• With 66 per cent as much MWC related consumption as around the S6 Edge, the HTC One M9 was the non-Samsung product that made the biggest splash at the event. With no particular feature standing out as being more talked about, a lot of the conversation around how while the M9 is a great phone; it’s an upgrade over HTC’s previous flagship model, as opposed to a radical new direction.
• Continuing the narrative around Blackberry’s revival, the Blackberry Leap had 41 per cent as much MWC related consumption as the S6 Edge between March 2-4. Departing (though not for the first time) from Blackberry’s qwerty roots, the entirely touchscreen device is targeted at young professionals, with a lot of consumption around its mid-market price point.
• While Sony didn’t debut a new flagship phone at the event, the Sony Xperia Z4 Tablet had 38 per cent as much MWC related consumption as the S6 Edge, with attention focused on how it’s the lightest and slimmest tablet yet from the brand. Slim, along with battery life, were also the big selling point of the Sony Xperia M4 Aqua, which had 32 per cent as much MWC related consumption as the S6 Edge between March 2-4.
• As it happens with nearly every tech convention, Apple cast a long shadow over the event. There was 37 per cent as much MWC related consumption around Apple Watch as around the S6 Edge, with the whole point being Apple has no presence at the conference. They’ve scheduled a ‘Spring forward’ event for March 9 where the remaining details around the Apple Watch launch are expected to be announced. Scheduling the announcement so close to MWC without actually having it there fits into Apple’s “it’s not TV, it’s HBO” approach to differentiating themselves from competitors.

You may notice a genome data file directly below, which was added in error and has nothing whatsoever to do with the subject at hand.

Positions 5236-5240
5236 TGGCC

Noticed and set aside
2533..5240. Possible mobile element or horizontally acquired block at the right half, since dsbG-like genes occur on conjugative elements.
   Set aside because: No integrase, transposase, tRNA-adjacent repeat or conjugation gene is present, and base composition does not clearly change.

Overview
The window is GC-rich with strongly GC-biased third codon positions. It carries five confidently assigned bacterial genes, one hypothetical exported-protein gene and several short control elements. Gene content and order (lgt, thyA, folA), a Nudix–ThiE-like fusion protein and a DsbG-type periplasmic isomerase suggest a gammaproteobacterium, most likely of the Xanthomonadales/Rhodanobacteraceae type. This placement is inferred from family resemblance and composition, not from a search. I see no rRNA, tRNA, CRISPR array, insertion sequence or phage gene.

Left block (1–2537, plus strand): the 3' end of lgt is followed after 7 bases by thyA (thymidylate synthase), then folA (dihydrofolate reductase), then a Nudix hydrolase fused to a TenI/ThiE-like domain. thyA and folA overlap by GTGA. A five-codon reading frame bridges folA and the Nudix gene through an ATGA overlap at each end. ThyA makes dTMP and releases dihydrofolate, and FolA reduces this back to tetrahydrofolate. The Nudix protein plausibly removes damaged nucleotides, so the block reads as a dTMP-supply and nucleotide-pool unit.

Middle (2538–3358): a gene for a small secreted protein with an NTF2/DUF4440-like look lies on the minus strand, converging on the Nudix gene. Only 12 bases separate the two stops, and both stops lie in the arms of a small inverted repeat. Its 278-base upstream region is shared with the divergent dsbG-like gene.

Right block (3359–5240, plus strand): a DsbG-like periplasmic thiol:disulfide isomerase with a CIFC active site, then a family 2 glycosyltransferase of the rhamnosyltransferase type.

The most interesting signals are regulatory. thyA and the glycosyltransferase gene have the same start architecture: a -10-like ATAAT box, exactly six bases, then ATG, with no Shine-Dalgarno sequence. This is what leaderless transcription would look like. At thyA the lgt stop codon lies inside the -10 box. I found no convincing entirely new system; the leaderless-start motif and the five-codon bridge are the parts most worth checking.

• Keeping with the wearable watch theme, there was 35 per cent as much MWC related consumption around the Huawei Watch, as around the S6 Edge between March 2-4. Hailed by some as the big surprise hit of the conference, the Huawei Watch features an Android OS, scratch-proof crystal sapphire lens, and a more circular display compared to competitors that more closely resembles traditional watches. Just missing out of the Top 10 products at the event, Pebble Time Steel had 29% as much MWC related consumption as the S6 Edge; the more upmarket version of the same smart watch that broke Kickstarter records the week before.
• Between the collective level of interest around the Apple Watch, Huawei Watch, and Pebble Time it looks like smart watches are about to break out in a huge way.
• Finally, representing virtually reality innovation, the HTC Vive had 30% as much MWC related consumption as the S6 Edge between March 2-4. Providing some of the biggest ‘wow’ factor at the event, the headset offered Matrix like immersion, that utilizing 70 sensors, offers a “full-room-scale 360-degree solution”.

Shubhi Tandon

Shubhi Tandon is the Assistant Editor at Digital Market Asia. Fascinated by the evolving digital media industry, she has focussed on tracking developments in the Asia Pacific market since 2014.